I find myself frequently reflecting on the Common Core Standards. While there continues to be great debate over the effectiveness and/or usefulness of these standards, one must remember the deliberate intent of “raising the bar” in the hopes of narrowing the achievement gaps in both a complex and rigorous manner.
Three strengths of the Common Core Standards: clear expectations, rigor, and consistency, continue to have a huge impact on my teaching and student learning. Specific examples include more active learning (i.e. more students doing and talking), increased amounts of flexible groupings, increased amounts of higher order thinking, increased amounts of cooperative learning and collaborative learning activities, and most importantly increased amounts of formative assessments to guide day to day instruction.
What have you done to adapt your teaching to the rigor and/or demands of the Common Core Standards in your day to teaching and/or planning?
The authors of “Staying the Course: Improvement in Urban Schools” warn about the consequences of simultaneously implementing multiple initiatives. It is noted that attention and capacity for full implementation may be sacrificed.
This is an issue that we are faced with, particularly at the beginning of each new school year. How do we adapt?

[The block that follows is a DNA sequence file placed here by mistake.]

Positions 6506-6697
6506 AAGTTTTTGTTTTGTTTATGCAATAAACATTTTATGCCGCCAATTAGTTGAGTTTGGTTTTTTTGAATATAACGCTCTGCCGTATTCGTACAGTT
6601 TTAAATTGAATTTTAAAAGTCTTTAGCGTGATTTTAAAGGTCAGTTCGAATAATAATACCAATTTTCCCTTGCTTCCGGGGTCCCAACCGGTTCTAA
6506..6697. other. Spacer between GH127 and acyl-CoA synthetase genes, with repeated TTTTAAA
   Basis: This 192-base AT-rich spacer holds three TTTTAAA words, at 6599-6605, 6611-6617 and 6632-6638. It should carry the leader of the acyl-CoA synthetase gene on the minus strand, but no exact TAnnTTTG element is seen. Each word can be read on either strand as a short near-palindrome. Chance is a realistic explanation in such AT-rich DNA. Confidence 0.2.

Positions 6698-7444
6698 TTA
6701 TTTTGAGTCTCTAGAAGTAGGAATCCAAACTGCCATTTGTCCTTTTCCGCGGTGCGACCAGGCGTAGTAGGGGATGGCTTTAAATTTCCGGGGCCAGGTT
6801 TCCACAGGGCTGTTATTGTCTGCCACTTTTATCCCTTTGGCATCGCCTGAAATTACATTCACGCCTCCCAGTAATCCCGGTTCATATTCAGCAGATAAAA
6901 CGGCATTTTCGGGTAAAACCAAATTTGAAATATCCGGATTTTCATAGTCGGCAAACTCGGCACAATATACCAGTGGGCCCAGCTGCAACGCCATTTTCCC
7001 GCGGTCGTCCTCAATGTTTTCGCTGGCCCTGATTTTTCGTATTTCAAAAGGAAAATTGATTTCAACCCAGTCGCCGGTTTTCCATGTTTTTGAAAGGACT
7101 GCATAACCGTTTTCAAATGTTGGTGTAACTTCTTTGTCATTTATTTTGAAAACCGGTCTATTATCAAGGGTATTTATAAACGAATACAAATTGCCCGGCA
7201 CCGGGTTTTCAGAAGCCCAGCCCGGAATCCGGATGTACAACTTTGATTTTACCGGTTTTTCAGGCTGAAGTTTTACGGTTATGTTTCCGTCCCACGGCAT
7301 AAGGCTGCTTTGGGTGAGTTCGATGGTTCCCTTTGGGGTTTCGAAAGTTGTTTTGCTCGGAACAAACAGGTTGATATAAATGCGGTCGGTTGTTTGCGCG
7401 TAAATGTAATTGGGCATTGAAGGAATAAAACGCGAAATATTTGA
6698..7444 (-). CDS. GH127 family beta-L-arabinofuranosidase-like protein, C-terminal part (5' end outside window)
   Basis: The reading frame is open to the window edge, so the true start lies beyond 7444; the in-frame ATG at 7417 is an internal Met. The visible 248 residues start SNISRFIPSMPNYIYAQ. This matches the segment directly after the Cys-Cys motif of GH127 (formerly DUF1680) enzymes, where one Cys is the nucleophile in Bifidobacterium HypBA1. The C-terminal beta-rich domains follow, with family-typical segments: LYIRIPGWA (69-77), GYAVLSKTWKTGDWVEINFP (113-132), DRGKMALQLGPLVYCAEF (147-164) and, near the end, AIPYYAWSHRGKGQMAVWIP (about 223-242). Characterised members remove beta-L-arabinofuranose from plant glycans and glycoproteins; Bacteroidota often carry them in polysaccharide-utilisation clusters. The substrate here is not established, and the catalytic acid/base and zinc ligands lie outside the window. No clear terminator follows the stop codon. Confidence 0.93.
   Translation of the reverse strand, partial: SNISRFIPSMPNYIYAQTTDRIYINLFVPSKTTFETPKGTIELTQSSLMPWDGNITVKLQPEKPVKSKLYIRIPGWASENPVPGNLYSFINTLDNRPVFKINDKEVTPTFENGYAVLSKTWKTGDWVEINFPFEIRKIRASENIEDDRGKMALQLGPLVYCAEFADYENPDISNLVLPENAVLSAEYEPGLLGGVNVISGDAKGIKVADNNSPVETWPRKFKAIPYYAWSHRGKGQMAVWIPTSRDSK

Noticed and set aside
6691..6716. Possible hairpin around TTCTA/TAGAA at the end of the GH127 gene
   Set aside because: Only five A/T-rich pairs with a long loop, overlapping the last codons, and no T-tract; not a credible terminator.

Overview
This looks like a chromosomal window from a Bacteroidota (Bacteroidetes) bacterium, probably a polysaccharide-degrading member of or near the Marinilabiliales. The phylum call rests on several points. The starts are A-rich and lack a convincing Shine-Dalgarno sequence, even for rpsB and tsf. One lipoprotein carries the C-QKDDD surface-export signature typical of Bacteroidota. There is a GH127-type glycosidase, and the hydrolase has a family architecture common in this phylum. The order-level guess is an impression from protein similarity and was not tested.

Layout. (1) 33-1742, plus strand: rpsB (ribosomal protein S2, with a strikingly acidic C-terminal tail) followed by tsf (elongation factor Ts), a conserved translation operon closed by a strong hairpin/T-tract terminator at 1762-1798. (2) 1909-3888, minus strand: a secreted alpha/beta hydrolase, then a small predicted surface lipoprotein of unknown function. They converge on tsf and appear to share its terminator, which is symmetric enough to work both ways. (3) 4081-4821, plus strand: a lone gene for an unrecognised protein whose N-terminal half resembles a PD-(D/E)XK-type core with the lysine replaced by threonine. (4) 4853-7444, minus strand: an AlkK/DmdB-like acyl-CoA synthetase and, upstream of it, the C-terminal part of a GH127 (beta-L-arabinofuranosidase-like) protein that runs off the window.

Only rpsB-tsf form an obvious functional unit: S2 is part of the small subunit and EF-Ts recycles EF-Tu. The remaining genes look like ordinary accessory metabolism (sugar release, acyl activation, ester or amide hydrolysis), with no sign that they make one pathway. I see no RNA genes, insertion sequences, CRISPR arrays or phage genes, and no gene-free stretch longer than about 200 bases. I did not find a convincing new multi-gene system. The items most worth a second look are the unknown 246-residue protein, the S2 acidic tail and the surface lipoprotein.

Often times I find myself overwhelmed, but in the end always feel a sense of accomplishment. This year has been rather difficult in terms of making sure students are prepared for the “new writing” that we will encounter with PARCC.
Instead of reacting to the “newness”, my colleagues and I were more proactive and worked with what we already had, and simply enhanced when and where we needed to. We spent a huge amount of time in the beginning teaching the specific structure and/or format of each mode. Once students had practiced and mastered, we were able to move on to using these modes in response to text. We have seen incredible growth and success and feel that students are now ready to shine on the PARCC assessment, scheduled in the very near future.
Think about how you react to change and/or implement change? What kind of sacrifices do you make to ensure that all or most students will be successful?